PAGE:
When I walk down to the docks to wave farewell to the smiling masses onboard the MS Balmoral, I will see the ghosts of those who set sail for a better life smiling back at me. For this moment 1912 and 2012 will be intertwined as one, the past and the present overlapping through the pages of history.
When I first found this image I referred to it as the Farewell suit and about 32 seconds later I renamed it the Safe Journey suit because farewell is entirely too final.
This suit has now been lovingly dubbed the Balmoral suit because it’s the one I re-created to wear on Sunday to see the Balmoral off. I will post about the making of this costume tonight in The Mended Soul.
If you do happen to be joining us in Southampton to see the Titanic Memorial Cruise off then do stop by the market on Saturday! I will be giving two presentations on 1912 fashion. Message me for more details because I would love to say hello!
On Sunday you will find us walking around with other costumed re-enactors at the docks. When the ship sails I will most likely be the one with net pulled over her face to disguise any tears that might be streaming down my face. I fear that I will become overwrought with emotion. After 100 years she is finally going to reach her destination!
I had a very long conversation with the woman from the White Star Liner last week and we discussed the effects the sinking of the Titanic had on the community.
I usually try my hardest to avoid taking an opinion because this blog is about sharing my love of fashion, history, and costume. It’s not really about me presenting one view because I would like you to form your own opinions. That said I apologize in advance but I feel very strongly about this topic (also, I’ve had a few people write and ask what my official stance is on whether I’m for or against the Memorial Cruise!). To clarify, I am completely 110% for the Cruise.
This weekend is not meant to be sad, this is a celebration that the Titanic launched, that for a brief time she was the Queen of the Ocean. Although the MS Balmoral will be leaving one day early from Southampton (believe it or not the Balmoral can’t match the speed of the Titanic!) this weekend we are re-enacting the joy, hopes, and dreams that travelled along with the ship. Even though the Titanic did not make it to her final destination, this weekend is about the joy and beauty of seeing her off. A celebration of what she was before the disaster if you will.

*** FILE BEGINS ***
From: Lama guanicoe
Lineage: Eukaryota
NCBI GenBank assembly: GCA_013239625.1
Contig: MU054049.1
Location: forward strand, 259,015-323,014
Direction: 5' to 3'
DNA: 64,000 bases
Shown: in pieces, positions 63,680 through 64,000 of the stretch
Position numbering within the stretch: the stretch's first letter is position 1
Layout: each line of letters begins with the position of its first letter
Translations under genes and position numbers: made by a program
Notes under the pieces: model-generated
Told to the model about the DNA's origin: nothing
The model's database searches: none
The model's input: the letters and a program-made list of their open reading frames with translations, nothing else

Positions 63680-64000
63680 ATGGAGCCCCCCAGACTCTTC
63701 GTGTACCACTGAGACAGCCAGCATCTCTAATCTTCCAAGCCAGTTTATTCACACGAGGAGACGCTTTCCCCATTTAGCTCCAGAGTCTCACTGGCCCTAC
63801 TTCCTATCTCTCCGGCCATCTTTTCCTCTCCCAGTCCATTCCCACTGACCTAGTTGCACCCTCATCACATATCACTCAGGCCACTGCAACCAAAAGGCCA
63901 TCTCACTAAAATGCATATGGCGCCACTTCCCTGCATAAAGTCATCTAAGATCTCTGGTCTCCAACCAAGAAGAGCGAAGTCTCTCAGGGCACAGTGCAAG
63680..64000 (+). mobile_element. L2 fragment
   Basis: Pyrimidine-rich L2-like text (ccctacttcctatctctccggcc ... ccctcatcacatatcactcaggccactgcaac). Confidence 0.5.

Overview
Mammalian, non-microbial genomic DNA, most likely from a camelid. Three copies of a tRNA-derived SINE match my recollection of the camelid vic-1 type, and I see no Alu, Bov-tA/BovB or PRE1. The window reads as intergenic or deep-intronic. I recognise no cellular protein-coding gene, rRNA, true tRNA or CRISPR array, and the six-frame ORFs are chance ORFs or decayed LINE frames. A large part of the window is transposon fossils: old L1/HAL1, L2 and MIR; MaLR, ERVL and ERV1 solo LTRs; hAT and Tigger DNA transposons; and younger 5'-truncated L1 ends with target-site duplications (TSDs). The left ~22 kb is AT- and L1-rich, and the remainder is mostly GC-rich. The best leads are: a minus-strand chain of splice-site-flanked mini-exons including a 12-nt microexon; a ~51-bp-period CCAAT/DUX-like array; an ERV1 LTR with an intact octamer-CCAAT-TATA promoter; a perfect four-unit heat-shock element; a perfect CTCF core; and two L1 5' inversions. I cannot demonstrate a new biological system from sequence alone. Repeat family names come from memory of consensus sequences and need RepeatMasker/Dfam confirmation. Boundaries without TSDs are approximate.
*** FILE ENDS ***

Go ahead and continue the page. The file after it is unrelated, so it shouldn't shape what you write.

I’m honored to have been invited to take part in marking this momentous occasion. There have been so many arguments made against this Cruise and so I can only hope that your worry will be assuaged after reading what my position on the purpose of the Titanic Memorial Cruise is.
During our conversation the topic of the mixed feelings from the residents of Southampton was raised. Some believe the Memorial Cruise is a wonderful opportunity to celebrate the life of those who built and sailed with the Titanic. Others think that the cruise is glorifying the death of those who perished.
I disagree. The Cruise is a floating memorial. How many other disasters have been able to pierce through the pages of time and to twist your heart with sadness? (For History fans like myself who still mark the days that Anne Boleyn and Marie Antoinette were executed are not allowed to answer that question!)
This Cruise is a final requiescat in pace to those who were unable to say goodbye to the family they would never know. Relatives of survivors who grew up listening to the heartbreaking stories their families faced onboard will finally have the chance to say farewell. In their hearts they will carry the memory of the survivors, their loved ones who were never given the chance to say goodbye to the ones they lost during that perilous night one hundred years ago.
The time for sadness will be when the Balmoral reaches the wreckage and the bells toll around 2:20 am to mark the 100th year to the moment the Titanic slipped into the pages of history. The tears will freely flow into the ocean below in a cathartic release of that terrible, heart wrenching pain we’ve all felt for the past century. It is my firm belief that by finally being able to mark this moment over the final resting place of the RMS Titanic the ghosts of the past will be laid to rest.
I only wish I could see the Balmoral sail into New York. That city has been waiting 100 years for this moment and what a bittersweet arrival it will be.
This year the Balmoral will carry with her the memory of over 1,500 souls that were never able to sail into New York, many bound for a new life full of dreams and opportunities. This year they will finally reach their destination, and what a glorious sight that will be.
“This boy’s suit is made of wool tartan, or plaid fabric, and dates to the late 1860s. Tartans from Scotland have fluctuated in and out of fashion throughout time. During the second half of the 19th century, tartan popularity was renewed by the English royal family. Queen Victoria and her family frequently vacationed in the ancestral home at Balmoral, in Scotland. It was there where tartans, known as plaids today, were adopted as a kind of getaway attire. This outfit is trimmed with black silk velvet. The skirt is cut on the bias, or cross grain of the fabric, for a more fluid drape. The tucks in the front of the tuxedo-like shirt hints at the adult man this wearer was to become, and stands alone in an otherwise female-oriented little boy’s outfit. The jacket is modeled after a Zouave jacket, a style that became popular for women’s wear in the 1860s.”